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GeneralElectrodes In The Brain Offer New Hope To People Who Have Severe Epilepsy

A disorder in which nerve cell activity in the brain gets disrupted causes seizures.

A genetic condition or an acquired brain injury such as a stroke or trauma can lead to epilepsy.

A person exhibits abnormal behavior, symptoms, and sensations during a seizure, including loss of consciousness. Seizures have only a few symptoms.

Doctors treat epilepsy with medication, but it can also get treated with devices, surgery, or dietary changes in some cases.

Dr.Mohana Rao, one of Guntur’s brilliant neurosurgeons, discusses a new technique for operating on children with a severe form of epilepsy that drugs can’t control in this article.

It entails drilling small holes in the brain and inserting electrodes to burn the connection between the damaged and healthy parts of the brain.

Dr. Mohana Rao Patibandla, the Founder of Dr. Rao’s Hospital, has studied and received extensive training in all of the subspecialties of Neurosciences. He has won numerous awards, including the Congress of Neurological Surgeons’ Brain LAB Neurosurgery Award.

At least six patients have already had the procedure done successfully, including a five-month-old baby.

In India, epilepsy affects nearly ten million people. While doctors can manage most patients with medications, a small percentage of them will require surgery. “The new technique can help thousands suffering from a severe disease where seizures arise from one-half of the brain,” says Dr. Mohana Rao.

In such cases, the standard treatment involves either removing the damaged part of the brain entirely (hemispherectomy) or disconnecting the damaged part from the healthy portion (hemispherectomy).

It is not only challenging but also dangerous.

Robotic thermos-coagulative hemispherectomy

Robotic thermos-coagulative hemispherectomy (ROTCH) is a procedure that involves drilling small holes in the skull with robotic guidance to avoid making a large incision to access the brain.

Radio waves ablate or burn the interface between the right and left hemispheres, disconnecting the diseased hemisphere from the healthy one.

Electrodes get inserted into the holes, and radio waves ablate or burn the interface between the right and left hemispheres.

Dr. Mohana Rao explains that the new surgical technique was more precise, practical, and guided by advanced robotic systems and that it resulted in little or no blood loss.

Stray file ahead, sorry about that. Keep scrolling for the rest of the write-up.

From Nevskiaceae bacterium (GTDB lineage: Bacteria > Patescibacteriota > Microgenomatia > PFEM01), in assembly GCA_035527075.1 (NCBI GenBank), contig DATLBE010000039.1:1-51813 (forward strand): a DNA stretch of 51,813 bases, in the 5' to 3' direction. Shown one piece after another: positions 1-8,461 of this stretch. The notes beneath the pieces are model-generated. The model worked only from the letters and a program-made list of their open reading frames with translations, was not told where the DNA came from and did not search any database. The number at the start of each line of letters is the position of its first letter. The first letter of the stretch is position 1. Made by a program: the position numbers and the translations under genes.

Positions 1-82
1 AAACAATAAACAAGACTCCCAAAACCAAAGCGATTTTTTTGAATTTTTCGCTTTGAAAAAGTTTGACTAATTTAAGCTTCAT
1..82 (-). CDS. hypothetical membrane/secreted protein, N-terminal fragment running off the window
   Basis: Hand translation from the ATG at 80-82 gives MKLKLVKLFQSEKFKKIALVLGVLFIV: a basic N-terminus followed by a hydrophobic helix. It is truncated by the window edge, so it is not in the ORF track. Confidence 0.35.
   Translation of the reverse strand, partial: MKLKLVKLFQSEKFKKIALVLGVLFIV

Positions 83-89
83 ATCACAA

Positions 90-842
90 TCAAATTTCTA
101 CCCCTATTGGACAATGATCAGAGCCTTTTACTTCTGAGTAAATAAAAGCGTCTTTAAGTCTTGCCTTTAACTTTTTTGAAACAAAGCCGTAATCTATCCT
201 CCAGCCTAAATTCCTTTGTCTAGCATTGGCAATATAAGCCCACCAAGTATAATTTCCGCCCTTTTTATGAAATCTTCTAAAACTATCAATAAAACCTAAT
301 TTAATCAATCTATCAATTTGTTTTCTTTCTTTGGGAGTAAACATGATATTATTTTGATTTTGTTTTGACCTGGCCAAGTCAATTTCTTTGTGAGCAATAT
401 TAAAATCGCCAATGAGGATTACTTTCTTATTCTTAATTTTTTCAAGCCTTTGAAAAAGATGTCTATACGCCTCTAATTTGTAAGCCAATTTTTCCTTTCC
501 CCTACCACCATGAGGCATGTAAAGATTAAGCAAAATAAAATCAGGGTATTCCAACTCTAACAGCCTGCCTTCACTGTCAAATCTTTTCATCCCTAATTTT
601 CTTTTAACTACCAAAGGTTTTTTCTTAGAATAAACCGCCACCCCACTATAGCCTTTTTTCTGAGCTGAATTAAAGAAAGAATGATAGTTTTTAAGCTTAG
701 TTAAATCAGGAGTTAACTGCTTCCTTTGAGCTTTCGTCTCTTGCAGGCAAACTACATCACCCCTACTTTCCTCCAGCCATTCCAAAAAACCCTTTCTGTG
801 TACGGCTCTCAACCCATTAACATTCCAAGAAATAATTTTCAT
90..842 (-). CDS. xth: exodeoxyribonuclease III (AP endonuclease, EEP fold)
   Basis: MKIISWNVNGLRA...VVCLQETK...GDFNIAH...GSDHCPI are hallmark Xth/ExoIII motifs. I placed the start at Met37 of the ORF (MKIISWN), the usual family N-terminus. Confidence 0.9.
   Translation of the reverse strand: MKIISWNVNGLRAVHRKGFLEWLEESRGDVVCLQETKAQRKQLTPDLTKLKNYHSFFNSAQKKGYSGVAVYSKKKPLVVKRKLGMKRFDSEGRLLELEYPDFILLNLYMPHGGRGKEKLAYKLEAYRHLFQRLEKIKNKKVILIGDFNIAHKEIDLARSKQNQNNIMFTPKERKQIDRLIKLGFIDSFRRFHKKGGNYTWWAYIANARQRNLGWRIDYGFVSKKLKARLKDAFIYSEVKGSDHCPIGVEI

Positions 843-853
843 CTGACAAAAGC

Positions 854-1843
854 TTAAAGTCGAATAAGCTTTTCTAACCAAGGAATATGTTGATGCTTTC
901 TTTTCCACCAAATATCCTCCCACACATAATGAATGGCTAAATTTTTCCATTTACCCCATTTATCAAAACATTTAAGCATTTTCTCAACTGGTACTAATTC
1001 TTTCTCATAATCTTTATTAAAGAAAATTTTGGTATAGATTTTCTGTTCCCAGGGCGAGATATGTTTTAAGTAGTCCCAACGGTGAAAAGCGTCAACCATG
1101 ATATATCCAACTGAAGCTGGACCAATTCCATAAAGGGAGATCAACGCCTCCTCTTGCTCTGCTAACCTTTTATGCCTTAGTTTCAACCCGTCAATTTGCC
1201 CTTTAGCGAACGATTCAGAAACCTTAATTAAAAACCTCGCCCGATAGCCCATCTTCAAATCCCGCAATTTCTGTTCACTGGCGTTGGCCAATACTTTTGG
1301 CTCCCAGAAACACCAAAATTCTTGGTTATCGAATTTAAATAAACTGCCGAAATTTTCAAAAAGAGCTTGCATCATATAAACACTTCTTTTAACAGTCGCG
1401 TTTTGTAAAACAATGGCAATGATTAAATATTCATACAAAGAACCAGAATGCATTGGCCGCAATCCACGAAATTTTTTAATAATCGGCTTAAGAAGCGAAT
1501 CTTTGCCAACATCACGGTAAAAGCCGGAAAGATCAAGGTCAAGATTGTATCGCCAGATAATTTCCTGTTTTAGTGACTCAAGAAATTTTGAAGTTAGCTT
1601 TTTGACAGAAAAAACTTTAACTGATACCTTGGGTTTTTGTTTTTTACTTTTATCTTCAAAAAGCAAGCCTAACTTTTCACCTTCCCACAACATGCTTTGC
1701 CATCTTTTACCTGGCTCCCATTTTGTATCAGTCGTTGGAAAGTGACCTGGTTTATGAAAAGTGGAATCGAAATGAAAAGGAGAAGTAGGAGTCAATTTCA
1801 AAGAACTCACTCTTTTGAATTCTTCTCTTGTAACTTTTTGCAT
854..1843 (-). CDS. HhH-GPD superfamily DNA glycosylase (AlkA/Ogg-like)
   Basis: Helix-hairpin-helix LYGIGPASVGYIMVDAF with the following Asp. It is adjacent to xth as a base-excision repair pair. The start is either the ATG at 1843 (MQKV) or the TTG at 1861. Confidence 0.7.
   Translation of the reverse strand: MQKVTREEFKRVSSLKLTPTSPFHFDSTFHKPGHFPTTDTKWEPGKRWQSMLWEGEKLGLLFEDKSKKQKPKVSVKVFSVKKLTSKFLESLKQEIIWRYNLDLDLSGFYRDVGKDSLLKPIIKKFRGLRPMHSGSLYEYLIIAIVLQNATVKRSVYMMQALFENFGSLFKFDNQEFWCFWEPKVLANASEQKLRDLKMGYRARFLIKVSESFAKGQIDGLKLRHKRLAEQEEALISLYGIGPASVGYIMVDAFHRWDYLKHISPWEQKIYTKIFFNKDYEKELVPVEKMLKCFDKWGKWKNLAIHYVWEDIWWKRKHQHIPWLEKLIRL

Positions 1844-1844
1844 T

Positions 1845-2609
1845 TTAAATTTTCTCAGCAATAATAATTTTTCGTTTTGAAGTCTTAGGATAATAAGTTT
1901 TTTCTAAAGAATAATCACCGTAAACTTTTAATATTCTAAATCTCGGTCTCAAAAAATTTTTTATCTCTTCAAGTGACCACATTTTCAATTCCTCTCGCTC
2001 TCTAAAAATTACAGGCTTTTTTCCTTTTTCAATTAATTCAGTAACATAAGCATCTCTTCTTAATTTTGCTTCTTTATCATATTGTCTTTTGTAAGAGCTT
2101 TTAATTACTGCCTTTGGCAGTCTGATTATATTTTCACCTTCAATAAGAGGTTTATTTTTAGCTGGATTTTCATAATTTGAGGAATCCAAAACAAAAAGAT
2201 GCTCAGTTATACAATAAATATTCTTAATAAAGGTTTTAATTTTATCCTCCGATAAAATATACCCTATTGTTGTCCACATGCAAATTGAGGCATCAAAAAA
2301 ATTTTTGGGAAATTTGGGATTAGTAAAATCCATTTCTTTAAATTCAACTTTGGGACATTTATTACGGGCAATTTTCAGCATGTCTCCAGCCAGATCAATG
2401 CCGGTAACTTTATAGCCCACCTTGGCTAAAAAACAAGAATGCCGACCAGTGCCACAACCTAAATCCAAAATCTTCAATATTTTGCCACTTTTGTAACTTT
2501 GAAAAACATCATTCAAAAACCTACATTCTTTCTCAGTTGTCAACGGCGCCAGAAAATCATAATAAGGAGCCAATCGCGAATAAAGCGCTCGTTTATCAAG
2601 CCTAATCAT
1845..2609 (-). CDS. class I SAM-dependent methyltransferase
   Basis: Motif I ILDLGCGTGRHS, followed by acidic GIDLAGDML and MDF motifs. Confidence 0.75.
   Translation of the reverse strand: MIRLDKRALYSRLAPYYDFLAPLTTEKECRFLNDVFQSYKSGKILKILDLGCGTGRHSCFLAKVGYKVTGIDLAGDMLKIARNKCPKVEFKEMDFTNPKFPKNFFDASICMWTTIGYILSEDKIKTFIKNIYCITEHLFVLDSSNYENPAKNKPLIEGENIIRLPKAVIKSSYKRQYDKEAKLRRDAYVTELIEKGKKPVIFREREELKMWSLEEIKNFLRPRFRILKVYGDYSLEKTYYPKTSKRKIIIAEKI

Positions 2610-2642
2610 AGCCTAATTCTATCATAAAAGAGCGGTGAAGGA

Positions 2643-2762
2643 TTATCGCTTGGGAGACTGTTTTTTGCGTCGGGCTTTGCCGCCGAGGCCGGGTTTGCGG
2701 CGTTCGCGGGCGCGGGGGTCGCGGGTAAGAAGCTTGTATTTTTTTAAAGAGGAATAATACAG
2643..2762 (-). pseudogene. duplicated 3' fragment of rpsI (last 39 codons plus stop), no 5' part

“Radiofrequency has been used to treat various forms of epilepsy in the past, but this is the first time it has been used to isolate an entire hemisphere of the brain from the rest of the organ,” says Dr. Mohana Rao.

A five-month-old boy who developed epilepsy at the age of 3 was one of the patients who underwent surgery using the novel technique. The left upper hand twitched and moved involuntarily, spreading to the entire left side of the body.

The family went to their family doctor, who referred them to a neurologist, treating the baby with medication. However, the severity and frequency of seizures only grew.

A right hemispheric cortical dysplasia got discovered on MRI, a rare disease characterized by short-circuited neurons producing excessive “electricity” and uncontrollable epilepsy.

After a thorough examination, a neurologist recommended surgery for the patient.

The baby was seizure-free right after surgery and is now 5 years old, meeting developmental milestones and having no more seizures.

It was as if their son had been reborn for the parents. The neurosurgeon claimed that the parents couldn’t even see the surgical site once the sutures got removed.

Most of these patients would die of uncontrolled seizures if they were not treated.

In patients with average MRI results, a robotic guided stereo encephalography is a complex procedure in which electrodes get introduced robotically to identify seizure networks.

Conclusion

Dr. Mohana Rao stated, “Of the 10 million people with epilepsy in India, two million, including children and young adults, have drug-resistant epilepsy and require surgical therapy.”

“With epilepsy in the family, there is stigma, and the entire family’s productivity suffers, usually because society has several misconceptions about epilepsy,” Dr. Mohana Rao continues.

Medications can treat and cure nearly 75 percent of epilepsy cases. Drug-resistant epilepsy affects about 25% of people, making surgery the only viable option.”

This situation is why specialized epilepsy centers with advanced treatment modalities are urgently needed to close the treatment gap.

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